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5 things that can invalidate a prenuptial agreement

On Behalf of | May 15, 2024 | Property Division

A prenuptial agreement can set up financial expectations for you and your future spouse.  It can contain information about who will get specific assets if you go through a divorce.  Some prenups also cover the assignment of debts that originated before a marriage.

While many people think that this kind of agreement is a sign of mistrust or that those who set them up feel that their marriage will fail, it’s not.  Instead, it’s a way that you and your betrothed can ensure you’re on the same page about finances.  Because of the nature of a prenuptial agreement, you must ensure you don’t make the following errors, which can invalidate it.

Including non-monetary terms

Unless your jurisdiction allows for lifestyle clauses, you can’t include non-monetary terms in a prenuptial agreement.  For example, there can’t be things like where you’ll vacation each year or that one person will be responsible for making sure the marital home is clean.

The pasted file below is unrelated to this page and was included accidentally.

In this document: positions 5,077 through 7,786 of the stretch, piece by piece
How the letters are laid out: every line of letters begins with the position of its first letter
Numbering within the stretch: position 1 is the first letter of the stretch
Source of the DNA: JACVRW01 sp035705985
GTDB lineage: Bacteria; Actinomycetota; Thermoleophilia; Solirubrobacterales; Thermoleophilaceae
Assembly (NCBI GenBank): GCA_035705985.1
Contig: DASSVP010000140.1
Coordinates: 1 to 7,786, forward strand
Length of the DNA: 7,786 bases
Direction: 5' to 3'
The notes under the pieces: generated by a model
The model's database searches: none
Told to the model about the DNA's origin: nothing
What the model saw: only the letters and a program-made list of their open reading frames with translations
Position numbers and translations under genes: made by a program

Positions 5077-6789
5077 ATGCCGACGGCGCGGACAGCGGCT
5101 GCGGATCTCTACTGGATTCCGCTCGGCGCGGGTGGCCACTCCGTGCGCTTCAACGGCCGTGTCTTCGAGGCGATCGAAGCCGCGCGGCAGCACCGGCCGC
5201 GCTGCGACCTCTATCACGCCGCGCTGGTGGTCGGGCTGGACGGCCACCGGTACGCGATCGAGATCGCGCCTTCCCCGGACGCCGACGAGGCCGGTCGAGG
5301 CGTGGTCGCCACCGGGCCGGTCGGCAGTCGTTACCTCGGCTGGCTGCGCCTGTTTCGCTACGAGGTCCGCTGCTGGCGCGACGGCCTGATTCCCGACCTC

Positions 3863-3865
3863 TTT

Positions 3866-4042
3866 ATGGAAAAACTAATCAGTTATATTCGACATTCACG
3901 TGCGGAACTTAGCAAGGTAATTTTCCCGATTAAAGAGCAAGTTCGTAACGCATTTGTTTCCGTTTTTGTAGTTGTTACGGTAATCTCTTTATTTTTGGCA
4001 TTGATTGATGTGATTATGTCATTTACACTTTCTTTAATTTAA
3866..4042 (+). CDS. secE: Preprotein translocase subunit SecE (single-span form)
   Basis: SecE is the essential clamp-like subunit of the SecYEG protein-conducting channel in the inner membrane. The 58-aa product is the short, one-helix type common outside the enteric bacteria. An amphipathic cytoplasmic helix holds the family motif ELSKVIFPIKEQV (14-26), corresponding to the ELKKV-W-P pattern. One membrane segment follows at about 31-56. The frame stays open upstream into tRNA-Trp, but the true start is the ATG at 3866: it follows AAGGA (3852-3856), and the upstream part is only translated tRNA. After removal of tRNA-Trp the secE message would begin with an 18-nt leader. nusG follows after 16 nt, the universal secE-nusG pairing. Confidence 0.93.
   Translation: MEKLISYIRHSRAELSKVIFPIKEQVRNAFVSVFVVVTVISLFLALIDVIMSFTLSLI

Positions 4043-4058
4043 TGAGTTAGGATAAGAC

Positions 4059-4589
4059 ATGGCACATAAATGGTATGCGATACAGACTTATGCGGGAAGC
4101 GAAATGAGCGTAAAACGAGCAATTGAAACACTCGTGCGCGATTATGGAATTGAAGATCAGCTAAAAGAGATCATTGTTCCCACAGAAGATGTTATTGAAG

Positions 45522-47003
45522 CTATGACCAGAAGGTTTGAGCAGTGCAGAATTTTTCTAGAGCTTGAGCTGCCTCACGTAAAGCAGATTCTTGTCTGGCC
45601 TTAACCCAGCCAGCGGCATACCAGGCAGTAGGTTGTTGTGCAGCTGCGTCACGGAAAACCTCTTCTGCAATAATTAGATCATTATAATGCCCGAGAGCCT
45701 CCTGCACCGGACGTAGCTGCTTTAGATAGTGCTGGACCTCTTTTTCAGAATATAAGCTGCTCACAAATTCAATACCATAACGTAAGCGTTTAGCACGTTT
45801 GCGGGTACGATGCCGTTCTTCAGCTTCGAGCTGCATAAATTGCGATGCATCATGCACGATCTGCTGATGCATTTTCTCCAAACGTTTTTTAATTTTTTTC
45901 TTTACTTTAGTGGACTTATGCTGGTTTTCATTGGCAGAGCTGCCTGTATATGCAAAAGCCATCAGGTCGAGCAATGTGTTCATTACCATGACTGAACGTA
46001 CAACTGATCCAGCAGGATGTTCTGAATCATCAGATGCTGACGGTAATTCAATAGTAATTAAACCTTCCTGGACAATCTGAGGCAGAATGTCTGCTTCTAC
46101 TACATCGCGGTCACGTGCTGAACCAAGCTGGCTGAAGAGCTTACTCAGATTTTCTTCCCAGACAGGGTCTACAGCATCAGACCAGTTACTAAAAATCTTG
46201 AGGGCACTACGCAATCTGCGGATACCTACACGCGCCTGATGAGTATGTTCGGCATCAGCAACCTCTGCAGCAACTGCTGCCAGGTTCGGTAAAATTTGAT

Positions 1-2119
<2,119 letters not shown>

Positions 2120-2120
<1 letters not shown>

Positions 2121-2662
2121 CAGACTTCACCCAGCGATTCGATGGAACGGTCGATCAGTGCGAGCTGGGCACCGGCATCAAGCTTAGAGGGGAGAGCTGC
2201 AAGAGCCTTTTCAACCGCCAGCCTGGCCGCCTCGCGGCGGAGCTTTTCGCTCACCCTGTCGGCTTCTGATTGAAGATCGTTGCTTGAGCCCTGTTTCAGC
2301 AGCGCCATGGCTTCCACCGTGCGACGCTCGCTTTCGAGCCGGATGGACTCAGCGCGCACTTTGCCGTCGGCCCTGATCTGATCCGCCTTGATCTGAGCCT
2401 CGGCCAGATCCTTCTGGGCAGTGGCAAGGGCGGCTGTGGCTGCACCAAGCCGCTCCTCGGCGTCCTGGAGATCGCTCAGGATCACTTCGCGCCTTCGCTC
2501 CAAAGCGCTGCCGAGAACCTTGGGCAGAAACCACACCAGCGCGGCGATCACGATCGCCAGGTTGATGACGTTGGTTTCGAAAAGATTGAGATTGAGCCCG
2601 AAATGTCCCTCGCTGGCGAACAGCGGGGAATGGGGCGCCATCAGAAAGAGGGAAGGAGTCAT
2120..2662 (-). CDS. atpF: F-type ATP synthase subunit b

Putting in terms about children

The agreement can’t include anything related to child custody or support.  If you and your future spouse divorce, those matters have to be set based on what’s best for the children at the time of the divorce.

Misstating facts about financial matters

You can’t be dishonest about finances in the prenuptial agreement.  Hidden points and misstatements can invalidate the entire agreement.

Trying to force them to sign it

You can’t coerce your fiancé into signing the agreement.  They must sign of their own free will.  Balancing the terms is critical because even if they sign it freely, the court can toss it out if it overly favors one spouse.

Presenting it too close to the wedding

You can’t present the agreement right before the wedding.  You must allow your future spouse time to review the terms and seek legal assistance.  Because of this, it’s often best to give it to them early in the engagement.

It is critical to ensure that the prenuptial agreement protects both parties, so consider each aspect of this kind of agreement carefully.  If you’re getting married, it may be beneficial to work with a legal representative who can offer guidance.